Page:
Marketing: Typical strategies for marketing include: websites, brochures, presentations to the community or to campus agencies, public service ads, campus news online and hard copy, such as the campus newspaper, making key connections with community resources who serve as good referral sources. Level of effort involved in marketing varied widely. Views here range from making great efforts to get clients to being overloaded with clients and needing to ask referral sources to stop sending clients.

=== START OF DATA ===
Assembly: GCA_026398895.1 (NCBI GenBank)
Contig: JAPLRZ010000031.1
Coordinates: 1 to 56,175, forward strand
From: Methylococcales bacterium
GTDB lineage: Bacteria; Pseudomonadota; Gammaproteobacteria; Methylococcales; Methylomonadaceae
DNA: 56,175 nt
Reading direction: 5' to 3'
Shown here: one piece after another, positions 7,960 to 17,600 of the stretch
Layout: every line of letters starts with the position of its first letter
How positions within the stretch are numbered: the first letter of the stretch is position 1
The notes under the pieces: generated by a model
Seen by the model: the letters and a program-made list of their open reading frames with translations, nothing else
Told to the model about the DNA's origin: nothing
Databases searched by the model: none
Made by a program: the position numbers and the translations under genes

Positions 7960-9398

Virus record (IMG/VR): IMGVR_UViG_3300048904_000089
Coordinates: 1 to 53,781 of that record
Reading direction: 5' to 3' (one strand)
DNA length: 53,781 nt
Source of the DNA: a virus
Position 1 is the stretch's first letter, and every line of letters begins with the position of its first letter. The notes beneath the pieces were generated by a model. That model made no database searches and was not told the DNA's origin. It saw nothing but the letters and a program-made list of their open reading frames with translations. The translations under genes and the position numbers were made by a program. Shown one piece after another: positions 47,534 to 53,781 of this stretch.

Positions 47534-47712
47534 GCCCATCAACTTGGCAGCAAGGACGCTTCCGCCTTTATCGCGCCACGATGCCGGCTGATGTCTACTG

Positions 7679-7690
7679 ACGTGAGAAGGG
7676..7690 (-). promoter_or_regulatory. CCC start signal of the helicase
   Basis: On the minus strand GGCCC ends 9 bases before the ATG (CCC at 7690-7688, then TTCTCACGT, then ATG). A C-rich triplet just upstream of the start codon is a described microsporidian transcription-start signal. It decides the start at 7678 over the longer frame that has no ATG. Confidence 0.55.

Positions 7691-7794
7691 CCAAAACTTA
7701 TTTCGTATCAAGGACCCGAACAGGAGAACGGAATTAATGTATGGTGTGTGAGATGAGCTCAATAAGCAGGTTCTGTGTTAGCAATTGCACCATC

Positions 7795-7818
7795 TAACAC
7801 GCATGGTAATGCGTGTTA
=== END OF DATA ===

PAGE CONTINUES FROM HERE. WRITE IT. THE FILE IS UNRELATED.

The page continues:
I am very grateful to the clinic directors who took time from their busy schedule to meet with me. Several even had time to show me around the campus, the town, and to go out to dinner. I really enjoyed my visits with everyone and would love to visit you all again. I hope to visit other clinics whenever time and travel opportunities permit. In another newsletter I will tell you about my visit to a PSC in Thailand.
My sincere thanks to Drs. Mary Alice Conroy, Richard Watts, Rob Heffer, William Rae, Sheila C. Ribordy, Michael Kenny, Patricia Larsen, Lee Rosen, Emily Richardson, and Mary Alice Bruce. I am extremely grateful to Dr. Robbyn Wackker, Dean of the Graduate School at the University of Northern Colorado. Her encouragement and support for this project was essential.